At closing, BG expects to have approximately $507 million cash, which will be used to fund operations and support new and existing growth initiatives, and no debt on its balance sheet. All references to available cash from the trust account and retained transaction proceeds are subject to any redemptions by the public shareholders of RAAC and payment of transaction expenses. The transaction, which has been unanimously approved by RAAC’s Board of Directors and BG’s Board of Directors, is expected to close during the second quarter of 2021 and is subject to approval by RAAC’s stockholders and other customary closing conditions.
Wagner spoke with Modern about the agreement announcement with RAAC, and explains the move has three main areas of benefit: additional financial strength; a means of bringing BG forward as a public company; and additional expertise on the board from RAAC.
“When it comes to the financial aspects, this [agreement] is a great thing for us,” said Wagner. “It enables us to deliver more for current and for new customers.”
Some of added resources will go into further market expansion into geographies including Europe and Asia Pacific regions, where BG is already present, but wants to expand further, said Wagner. The funding influx will also help provide resources needed for BG’s growing robotics-as-a-service (RaaS) option, as well as more generally, add people with skills in software, robotics design and manufacturing, and research and development, as well as needed roles in areas like support and services.
“This investment means that we can add features and capabilities to existing solutions and existing robots, and it also means that we can develop more new technology, some of which will come forward as additional features [for existing solutions], and some which will come forward as new solutions,” said Wagner.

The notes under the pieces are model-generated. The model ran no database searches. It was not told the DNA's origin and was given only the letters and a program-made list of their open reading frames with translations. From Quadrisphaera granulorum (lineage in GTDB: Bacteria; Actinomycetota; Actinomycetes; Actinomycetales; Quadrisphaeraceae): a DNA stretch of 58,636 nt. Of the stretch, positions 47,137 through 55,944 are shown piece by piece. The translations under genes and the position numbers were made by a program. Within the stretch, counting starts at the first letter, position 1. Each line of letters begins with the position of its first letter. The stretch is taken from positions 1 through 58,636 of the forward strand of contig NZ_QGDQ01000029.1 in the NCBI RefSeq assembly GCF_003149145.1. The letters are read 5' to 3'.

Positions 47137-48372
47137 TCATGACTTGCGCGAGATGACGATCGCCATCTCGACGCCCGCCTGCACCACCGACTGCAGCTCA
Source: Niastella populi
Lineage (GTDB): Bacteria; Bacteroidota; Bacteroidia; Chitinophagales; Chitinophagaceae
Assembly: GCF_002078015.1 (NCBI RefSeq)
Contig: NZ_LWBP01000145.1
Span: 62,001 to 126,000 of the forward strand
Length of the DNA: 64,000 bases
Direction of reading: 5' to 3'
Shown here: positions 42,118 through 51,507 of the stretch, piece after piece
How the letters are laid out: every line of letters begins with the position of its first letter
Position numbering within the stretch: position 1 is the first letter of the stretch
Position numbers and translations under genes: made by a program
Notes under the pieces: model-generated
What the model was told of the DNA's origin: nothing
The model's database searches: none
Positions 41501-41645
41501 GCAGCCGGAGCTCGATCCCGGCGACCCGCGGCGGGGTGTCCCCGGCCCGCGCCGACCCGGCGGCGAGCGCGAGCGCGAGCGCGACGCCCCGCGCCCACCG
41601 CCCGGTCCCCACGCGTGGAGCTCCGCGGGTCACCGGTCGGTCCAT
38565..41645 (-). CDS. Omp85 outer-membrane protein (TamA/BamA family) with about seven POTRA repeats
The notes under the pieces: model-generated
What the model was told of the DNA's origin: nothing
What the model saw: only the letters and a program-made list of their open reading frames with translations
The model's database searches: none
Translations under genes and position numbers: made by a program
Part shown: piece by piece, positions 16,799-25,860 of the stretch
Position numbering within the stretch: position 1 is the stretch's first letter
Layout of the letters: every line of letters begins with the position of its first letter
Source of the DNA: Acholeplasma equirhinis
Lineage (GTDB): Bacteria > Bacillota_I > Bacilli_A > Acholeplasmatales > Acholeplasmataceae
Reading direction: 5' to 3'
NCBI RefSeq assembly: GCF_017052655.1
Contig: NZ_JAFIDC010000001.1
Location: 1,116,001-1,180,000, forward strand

In terms of being able to offer more value-added services, Wagner said the business combination with RAAC will give BG more resources to put into options like running robotics solutions on behalf of customers, as well as more resources to grow maintenance services. Wagner added that the “jury is still out” on whether most end-user companies want a robotics vendor to run robotics solutions for them, but that the added finances will help BG expand on such services should demand for them take off.
Wagner explained the BG has several types of robotics products, such as picking arms and picking robotics, autonomous mobile robots (AMRs) and mobile robotic shuttles for transport, as well as software to orchestrate robotics with, so it has always taken a wholistic approach to solutions. “The underlying technologies are complicated, so what we do is to offer customers a solution which incorporates picking, incorporates mobility, and then orchestrates all of that,” he said.
As for going public, Wagner said it adds financial strength and better long-term access to capital markets, while also instilling confidence in BG’s independence. “Our goal has always been to be a publicly traded, standalone company,” he said. “This helps our customers to understand that we are independent, and we are going to be independent. Otherwise, when it comes to technology companies, people can be fearful of acquisitions that might take technology off the table for them. So for us, being public is partly about independence, and partly about finances.”
BG had $35 million in revenue last year, and expects to generate $59 million in revenue in 2021. Another figure the company is sharing is that since its inception, its order total is $114 million.